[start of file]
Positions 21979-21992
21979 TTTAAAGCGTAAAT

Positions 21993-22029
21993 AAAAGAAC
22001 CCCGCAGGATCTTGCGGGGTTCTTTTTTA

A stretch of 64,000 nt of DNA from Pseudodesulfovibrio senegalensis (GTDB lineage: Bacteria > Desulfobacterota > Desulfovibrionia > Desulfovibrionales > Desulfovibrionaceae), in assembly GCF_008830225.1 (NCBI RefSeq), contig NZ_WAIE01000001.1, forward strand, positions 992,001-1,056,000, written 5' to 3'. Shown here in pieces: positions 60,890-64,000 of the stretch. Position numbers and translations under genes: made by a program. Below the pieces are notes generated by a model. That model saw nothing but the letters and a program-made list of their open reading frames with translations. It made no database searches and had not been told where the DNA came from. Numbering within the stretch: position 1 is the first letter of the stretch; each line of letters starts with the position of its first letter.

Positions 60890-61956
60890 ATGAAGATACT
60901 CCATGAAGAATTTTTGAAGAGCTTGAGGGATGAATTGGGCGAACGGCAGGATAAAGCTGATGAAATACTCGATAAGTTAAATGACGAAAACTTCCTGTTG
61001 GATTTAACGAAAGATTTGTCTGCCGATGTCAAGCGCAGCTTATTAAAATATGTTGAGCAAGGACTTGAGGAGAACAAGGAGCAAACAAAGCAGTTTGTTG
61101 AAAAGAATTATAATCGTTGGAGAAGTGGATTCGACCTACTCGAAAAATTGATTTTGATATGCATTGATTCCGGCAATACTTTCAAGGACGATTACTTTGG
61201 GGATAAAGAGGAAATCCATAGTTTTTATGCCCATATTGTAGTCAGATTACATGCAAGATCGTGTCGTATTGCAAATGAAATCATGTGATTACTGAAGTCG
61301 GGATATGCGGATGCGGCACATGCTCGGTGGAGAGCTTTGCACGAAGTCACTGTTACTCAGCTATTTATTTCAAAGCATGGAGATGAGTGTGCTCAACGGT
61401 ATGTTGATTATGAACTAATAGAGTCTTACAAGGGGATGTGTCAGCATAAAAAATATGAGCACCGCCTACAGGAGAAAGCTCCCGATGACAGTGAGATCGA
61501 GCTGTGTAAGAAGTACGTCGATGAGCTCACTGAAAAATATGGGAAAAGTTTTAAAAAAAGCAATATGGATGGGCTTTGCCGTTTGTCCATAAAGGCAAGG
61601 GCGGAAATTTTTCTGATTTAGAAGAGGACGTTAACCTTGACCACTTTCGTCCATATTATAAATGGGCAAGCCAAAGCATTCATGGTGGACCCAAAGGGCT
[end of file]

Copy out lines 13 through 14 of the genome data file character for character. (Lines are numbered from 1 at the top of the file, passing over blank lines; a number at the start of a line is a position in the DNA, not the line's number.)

61301 GGATATGCGGATGCGGCACATGCTCGGTGGAGAGCTTTGCACGAAGTCACTGTTACTCAGCTATTTATTTCAAAGCATGGAGATGAGTGTGCTCAACGGT
61401 ATGTTGATTATGAACTAATAGAGTCTTACAAGGGGATGTGTCAGCATAAAAAATATGAGCACCGCCTACAGGAGAAAGCTCCCGATGACAGTGAGATCGA